Malachite’s Big Hole
Literacy and Reading:
The ability to read, write and perform simple math was a great advantage to individuals in the fur trade. Individuals with these skills were capable of performing valuable services for their companies, and were far more likely to be promoted to much higher paying positions such as clerk, or trader. Follows are some observations of literacy or lack there-of amongst the mountain men and fur companies
During the winter of 1833-34, James Kipp, factor at Fort Clark, was briefly called up to Fort Union. During his absence, Prince Maximilian, was called on to assist in various tasks requiring the ability to read or perform simple math (Reference). "January 7, 1834. In the afternoon snow fell and it was less cold. Belhumeur called for me and I had to help him to weigh out several buckets of metal [probably lead] as he could neither read nor write nor differentiate between the numbers on the weights. Among all the men who are at the fort there is not a single one who can read or write. I have to write down everything whenever something must be recorded. And when they receive letters, I have to read their secrets to them....".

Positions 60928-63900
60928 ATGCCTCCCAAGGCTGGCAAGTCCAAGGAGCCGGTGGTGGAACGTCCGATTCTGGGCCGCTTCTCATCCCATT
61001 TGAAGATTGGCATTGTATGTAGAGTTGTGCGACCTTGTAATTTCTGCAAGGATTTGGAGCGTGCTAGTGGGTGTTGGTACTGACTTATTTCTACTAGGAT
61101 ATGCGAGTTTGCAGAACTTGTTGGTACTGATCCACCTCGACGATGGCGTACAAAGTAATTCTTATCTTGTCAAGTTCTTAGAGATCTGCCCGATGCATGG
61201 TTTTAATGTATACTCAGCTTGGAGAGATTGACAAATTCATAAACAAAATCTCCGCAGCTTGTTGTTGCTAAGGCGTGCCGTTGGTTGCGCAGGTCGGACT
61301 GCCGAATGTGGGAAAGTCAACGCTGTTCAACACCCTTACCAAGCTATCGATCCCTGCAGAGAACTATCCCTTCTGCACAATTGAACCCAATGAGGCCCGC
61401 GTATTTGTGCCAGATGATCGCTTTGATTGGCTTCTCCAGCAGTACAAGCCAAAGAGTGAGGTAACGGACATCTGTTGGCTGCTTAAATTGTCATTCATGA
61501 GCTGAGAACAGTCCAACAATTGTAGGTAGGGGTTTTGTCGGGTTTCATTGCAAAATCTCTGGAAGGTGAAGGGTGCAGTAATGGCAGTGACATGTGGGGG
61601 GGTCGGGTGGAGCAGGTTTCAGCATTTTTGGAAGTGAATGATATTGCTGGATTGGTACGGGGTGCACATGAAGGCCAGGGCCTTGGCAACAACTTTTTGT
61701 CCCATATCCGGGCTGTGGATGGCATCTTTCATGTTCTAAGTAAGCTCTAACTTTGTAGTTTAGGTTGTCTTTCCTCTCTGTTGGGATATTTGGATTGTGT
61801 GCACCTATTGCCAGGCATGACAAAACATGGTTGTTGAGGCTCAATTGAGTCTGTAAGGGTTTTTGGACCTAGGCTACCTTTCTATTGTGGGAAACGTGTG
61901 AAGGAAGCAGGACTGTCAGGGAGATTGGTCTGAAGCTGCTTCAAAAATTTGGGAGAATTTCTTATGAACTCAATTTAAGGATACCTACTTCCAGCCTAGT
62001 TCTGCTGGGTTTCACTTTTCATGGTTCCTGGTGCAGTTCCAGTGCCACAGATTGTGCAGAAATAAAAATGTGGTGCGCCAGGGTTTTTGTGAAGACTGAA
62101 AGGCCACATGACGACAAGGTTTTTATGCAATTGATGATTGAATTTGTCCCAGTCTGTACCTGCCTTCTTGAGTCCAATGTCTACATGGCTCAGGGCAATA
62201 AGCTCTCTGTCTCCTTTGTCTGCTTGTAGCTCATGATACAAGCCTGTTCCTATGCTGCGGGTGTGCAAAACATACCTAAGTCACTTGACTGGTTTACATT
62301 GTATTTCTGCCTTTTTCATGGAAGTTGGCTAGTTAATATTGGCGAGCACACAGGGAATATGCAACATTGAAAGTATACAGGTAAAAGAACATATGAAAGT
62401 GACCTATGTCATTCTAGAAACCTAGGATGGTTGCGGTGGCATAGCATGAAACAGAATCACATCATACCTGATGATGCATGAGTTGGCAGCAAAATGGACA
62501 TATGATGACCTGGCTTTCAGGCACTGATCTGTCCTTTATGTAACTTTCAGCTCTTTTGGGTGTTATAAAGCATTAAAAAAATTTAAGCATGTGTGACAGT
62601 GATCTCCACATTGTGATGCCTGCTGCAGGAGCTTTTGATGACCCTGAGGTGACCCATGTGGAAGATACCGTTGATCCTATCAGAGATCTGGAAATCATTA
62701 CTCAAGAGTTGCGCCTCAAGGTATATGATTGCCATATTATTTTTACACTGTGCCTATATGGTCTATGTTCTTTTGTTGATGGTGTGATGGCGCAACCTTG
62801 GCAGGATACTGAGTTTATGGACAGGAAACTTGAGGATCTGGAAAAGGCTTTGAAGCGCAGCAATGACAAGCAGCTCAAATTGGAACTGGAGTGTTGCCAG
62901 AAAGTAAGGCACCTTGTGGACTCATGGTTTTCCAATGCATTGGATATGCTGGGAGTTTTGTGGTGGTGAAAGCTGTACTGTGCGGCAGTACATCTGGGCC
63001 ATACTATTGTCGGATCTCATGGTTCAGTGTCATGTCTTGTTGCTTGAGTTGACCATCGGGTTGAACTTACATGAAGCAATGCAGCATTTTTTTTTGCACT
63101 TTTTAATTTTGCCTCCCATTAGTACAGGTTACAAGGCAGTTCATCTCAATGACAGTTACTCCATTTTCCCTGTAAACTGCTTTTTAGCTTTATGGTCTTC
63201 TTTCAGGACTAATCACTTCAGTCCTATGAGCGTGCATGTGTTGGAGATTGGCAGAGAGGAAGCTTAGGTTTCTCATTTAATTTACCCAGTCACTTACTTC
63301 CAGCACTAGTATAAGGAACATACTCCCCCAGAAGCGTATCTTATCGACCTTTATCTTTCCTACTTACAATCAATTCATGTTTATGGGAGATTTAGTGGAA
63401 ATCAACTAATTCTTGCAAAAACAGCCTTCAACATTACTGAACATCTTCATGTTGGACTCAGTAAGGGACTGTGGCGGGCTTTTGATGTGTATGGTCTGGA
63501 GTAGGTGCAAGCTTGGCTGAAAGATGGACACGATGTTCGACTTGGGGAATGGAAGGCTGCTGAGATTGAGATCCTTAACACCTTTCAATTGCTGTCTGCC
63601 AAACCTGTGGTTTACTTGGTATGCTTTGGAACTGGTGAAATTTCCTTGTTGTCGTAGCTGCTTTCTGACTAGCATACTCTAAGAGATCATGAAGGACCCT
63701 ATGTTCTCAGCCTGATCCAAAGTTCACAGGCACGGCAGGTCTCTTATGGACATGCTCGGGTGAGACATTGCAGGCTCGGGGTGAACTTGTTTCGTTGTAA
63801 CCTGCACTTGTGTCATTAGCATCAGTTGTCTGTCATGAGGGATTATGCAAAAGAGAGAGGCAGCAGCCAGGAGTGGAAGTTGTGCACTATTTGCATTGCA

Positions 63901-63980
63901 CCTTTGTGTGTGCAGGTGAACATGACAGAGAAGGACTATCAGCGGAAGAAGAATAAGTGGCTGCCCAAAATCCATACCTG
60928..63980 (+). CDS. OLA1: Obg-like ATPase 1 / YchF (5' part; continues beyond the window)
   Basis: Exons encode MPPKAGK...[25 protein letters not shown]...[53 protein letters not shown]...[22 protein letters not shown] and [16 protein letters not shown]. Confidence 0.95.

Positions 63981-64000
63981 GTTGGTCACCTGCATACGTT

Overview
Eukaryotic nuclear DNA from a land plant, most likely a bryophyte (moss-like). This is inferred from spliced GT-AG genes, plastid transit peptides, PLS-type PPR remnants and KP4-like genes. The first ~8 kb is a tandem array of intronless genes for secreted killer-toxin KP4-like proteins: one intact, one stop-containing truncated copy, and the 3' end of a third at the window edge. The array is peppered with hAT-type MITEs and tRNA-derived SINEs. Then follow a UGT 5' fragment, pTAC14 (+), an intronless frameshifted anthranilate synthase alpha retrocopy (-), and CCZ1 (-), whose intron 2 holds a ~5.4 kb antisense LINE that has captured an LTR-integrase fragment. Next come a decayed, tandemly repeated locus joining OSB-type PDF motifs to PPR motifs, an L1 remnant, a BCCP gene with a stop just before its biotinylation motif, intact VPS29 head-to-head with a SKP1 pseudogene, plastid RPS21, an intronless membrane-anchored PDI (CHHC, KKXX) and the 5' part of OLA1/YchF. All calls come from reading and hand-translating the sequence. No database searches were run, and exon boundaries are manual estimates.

Sometimes it was necessary to improvise writing equipment. In the spring of 1847 Lewis Garrard (Reference) was working for the Bent, St. Vrain & Company, and one of his tasks was to determine a count of cattle by owner on one of the ranches between Bent's Fort and Taos. "We drove the congregated herds in the corral, and Bransford and myself, on blank pages of my journal book, and with bullets hammered out and sharpened for pencils (for I had lost the pencil procured at the fort), noted the different brands, and the number, as the cattle were permitted slowly to walk out."